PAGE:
It’s not hyperbole to say that quality health care for millions of Americans with preexisting conditions hangs in the balance on Nov. 3. That should matter not just to them but to their relatives and families as well.
If Democratic nominee Joe Biden wins the presidency and Democrats retake the Senate, the Affordable Care Act, along with its protections for those with preexisting conditions, stays. Should the US Supreme Court strike it down, as President Trump advocates, a President Biden would certainly push to remedy and reinstate the law. What’s more, Biden would try to enhance the statute by adding a Medicare-like public option and increasing tax subsidies to make coverage purchased on the health-insurance exchanges more affordable.
Not Trump. He has attempted to repeal Obamacare before — and if reelected, he would certainly try again. If the high court invalidated the law, he wouldn’t save it.
Trump says he would replace the ACA with health care that is much cheaper and much better. But he has been promising that since his 2016 campaign and has never unveiled a proposal that would accomplish those twin goals.
Trump has also repeatedly pledged that he and the Republican Party will protect coverage for those with preexisting conditions if the ACA is struck down. But there’s no such plan there, either. In the absence of one, the president has signed an executive order declaring it administration policy to do so. But absent an actual proposal — one that would be passed legislatively — that executive order qualifies as nothing beyond a political blandishment.
Those at most immediate risk would be the 12.5 million Americans who buy ACA-compliant plans on the individual market. If they have preexisting conditions, insurers could once again charge them much higher premiums or exclude from coverage the cost of treatment for those conditions. But some protections, like a prohibition on annual and lifetime caps on care, also help those who receive their insurance through their employers. Further, without the ACA, job-changers could face waiting periods for coverage of preexisting conditions at their new place of employment. According to the Kaiser Family Foundation, about 25 percent of adults too young for Medicare, or about 54 million people, have preexisting health conditions today that would probably have made them uninsurable in the individual markets before the ACA was passed.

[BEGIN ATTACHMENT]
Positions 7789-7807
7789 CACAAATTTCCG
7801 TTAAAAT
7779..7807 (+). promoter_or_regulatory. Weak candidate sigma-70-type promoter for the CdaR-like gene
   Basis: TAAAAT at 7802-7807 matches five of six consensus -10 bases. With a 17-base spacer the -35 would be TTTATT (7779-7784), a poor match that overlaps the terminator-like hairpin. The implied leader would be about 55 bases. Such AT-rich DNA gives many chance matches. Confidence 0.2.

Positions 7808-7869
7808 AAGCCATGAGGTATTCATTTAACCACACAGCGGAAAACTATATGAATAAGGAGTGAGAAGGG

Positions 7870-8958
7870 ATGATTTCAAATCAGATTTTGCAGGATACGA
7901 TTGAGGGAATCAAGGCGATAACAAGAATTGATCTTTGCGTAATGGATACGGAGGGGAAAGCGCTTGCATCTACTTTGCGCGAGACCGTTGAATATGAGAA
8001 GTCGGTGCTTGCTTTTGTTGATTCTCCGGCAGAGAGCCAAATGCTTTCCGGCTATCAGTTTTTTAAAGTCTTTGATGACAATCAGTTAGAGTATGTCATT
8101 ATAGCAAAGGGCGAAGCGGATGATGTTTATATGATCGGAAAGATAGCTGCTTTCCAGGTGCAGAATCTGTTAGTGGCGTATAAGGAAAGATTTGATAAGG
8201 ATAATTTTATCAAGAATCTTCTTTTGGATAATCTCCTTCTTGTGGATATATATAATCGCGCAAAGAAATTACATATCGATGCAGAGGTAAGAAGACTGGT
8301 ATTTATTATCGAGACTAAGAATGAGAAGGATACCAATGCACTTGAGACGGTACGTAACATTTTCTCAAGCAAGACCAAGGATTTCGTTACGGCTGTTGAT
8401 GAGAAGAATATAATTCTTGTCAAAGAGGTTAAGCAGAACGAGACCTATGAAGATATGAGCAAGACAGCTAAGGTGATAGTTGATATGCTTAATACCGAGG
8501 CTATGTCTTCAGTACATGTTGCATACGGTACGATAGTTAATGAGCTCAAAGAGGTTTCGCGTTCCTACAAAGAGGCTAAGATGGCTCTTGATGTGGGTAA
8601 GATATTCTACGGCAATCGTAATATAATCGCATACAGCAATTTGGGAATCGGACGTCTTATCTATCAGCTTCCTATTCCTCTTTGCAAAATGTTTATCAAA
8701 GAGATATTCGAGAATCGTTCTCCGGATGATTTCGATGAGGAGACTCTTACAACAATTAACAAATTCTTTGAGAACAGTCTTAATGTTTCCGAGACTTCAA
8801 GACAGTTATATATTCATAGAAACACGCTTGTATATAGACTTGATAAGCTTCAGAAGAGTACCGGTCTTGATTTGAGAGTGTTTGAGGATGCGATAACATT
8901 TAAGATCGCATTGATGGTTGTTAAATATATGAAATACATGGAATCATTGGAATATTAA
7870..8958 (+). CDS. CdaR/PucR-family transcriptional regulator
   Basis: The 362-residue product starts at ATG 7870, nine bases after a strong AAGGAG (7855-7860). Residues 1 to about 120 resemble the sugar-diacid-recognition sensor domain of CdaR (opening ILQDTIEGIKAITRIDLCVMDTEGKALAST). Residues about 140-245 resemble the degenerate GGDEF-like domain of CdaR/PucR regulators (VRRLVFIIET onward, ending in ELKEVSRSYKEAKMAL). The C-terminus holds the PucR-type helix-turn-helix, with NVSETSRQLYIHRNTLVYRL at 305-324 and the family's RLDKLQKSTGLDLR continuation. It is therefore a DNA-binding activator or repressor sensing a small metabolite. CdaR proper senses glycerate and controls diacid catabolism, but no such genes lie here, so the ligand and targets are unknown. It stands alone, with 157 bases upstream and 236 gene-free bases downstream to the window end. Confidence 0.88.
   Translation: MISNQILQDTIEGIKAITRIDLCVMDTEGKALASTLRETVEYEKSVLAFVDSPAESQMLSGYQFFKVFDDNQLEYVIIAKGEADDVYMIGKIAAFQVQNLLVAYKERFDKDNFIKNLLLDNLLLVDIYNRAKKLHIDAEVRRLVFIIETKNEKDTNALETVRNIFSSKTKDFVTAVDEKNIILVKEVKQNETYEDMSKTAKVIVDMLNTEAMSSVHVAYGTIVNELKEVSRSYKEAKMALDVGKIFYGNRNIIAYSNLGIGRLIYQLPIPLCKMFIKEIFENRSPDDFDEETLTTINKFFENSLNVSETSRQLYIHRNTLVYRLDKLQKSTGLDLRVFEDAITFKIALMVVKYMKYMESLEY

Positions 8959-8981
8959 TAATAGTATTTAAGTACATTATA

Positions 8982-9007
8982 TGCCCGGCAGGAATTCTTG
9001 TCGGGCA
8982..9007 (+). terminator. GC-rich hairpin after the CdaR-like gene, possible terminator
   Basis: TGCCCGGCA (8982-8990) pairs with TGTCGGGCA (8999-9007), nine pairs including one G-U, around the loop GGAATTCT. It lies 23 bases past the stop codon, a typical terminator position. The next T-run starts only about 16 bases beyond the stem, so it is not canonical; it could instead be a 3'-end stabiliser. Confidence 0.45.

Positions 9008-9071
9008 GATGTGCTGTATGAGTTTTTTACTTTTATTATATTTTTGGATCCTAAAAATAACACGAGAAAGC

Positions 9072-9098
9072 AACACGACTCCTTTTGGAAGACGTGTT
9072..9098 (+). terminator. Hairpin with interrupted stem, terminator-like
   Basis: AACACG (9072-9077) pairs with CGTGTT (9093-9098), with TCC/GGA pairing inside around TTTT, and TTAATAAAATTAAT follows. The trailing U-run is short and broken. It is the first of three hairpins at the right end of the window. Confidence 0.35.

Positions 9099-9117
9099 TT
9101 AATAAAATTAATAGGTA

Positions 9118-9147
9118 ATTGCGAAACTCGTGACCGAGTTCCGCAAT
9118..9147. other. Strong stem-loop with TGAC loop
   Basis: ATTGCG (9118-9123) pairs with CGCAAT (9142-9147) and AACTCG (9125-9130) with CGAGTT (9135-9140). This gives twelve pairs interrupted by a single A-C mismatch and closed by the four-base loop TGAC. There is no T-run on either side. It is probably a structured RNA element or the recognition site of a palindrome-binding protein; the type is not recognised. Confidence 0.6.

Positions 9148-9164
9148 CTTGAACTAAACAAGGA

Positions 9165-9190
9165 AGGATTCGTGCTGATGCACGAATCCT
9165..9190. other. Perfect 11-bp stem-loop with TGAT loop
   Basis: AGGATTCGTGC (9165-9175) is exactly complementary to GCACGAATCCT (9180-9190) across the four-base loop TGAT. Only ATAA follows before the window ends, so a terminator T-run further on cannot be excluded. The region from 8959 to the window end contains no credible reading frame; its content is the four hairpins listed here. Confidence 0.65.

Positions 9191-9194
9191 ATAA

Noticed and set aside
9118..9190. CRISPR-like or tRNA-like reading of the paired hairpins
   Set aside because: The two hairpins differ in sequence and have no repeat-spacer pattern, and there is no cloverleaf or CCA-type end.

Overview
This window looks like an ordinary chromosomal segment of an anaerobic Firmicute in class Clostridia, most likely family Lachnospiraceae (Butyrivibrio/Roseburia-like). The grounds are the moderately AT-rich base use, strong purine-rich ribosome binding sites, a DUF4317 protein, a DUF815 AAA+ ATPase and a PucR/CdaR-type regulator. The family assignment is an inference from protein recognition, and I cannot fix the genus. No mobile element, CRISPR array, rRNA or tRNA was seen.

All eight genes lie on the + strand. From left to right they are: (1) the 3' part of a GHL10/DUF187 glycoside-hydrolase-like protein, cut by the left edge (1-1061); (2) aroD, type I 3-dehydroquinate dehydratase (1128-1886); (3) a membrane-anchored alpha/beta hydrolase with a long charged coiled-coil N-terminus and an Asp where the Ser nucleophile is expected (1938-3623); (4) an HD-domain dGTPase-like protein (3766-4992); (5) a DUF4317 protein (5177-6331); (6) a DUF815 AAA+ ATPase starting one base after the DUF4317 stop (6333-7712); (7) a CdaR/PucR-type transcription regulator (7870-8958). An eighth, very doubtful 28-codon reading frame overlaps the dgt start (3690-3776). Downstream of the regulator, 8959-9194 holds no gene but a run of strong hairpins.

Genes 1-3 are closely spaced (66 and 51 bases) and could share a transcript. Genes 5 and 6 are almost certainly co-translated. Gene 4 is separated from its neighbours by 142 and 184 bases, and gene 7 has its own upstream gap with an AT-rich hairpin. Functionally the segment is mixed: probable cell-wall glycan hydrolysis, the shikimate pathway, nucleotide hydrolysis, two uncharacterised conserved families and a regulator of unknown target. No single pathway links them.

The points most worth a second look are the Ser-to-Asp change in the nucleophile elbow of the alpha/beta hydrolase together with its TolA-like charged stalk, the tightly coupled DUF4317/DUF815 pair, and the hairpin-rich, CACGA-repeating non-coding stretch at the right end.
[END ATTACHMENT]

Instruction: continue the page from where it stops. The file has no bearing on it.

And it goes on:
Empty promises notwithstanding, there is no easy solution to replace the existing policy that doesn’t end up having a considerable cost. Patients who have preexisting conditions are expensive to treat.
“These are in many cases sick people with significant health care expenses, so the money to cover them has to come from somewhere,” says Larry Levitt, executive vice president for health policy at the Kaiser Family Foundation. “It can come from other people who are insured, from the government, or some combination of the two.”
Under the ACA, we have spread their costs over the larger pool of insured people. Doing so raises premium costs for everyone who carries insurance, be it employer-provided or individually purchased, but allows those with preexisting conditions to have access to insurance at an affordable price.
Alternatively, you can remove those cases and the costs associated with them from private insurance pools and pay for them with public dollars. That could be done either directly, the way it is with people who are on Medicare or Medicaid, or through subsidized high-risk pools or groups.
That approach would lower the costs of insurance premiums for those without preexisting health problems. But those high-risk pools would require significant tax-dollar subsidies if the insurance is to be affordable for those with chronic health problems.
So it’s really a matter of which source of subsidy — the private premium pocket or the tax-dollar pocket — is tapped to lower insurance costs for that population.
When Vice President Pence was queried recently about the administration’s “plan” for preexisting conditions, he, like Trump, offered nothing by way of specifics. However, he did mention that the GOP’s 2017 effort to repeal the ACA had included some money to incentivize states to establish high-risk pools.
“It used what is called high-risk pools, where people with preexisting conditions could get subsidized coverage on the state level,” he said.
Problem: There was widespread agreement that the GOP grants for state high-risk pools were underfunded, the more so since states could have used that money for a number of different purposes.
Back in the days before the ACA, 35 states had such pools. They did not work well. Premiums were much higher than for those without previous health problems. Even then, most such pools had 6-to-12-month coverage exclusions for preexisting conditions. Further, 33 of the pools had lifetime caps on coverage costs, typically in the $1 million to $2 million range.
“For the most part, the outcomes for consumers were unacceptable, which was a critical issue in the passage of the Affordable Care Act,” says Phil Johnston, former regional administrator for the US Department of Health and Human Services in the Clinton administration.
With policy as complicated as health care, the devil is always in the details. And when there are no details, but just an election-year promise? Voters, beware. It’s not a policy you are being offered, but rather a pig in a poke.
Editorials represent the views of the Boston Globe Editorial Board. Follow us on Twitter at @GlobeOpinion.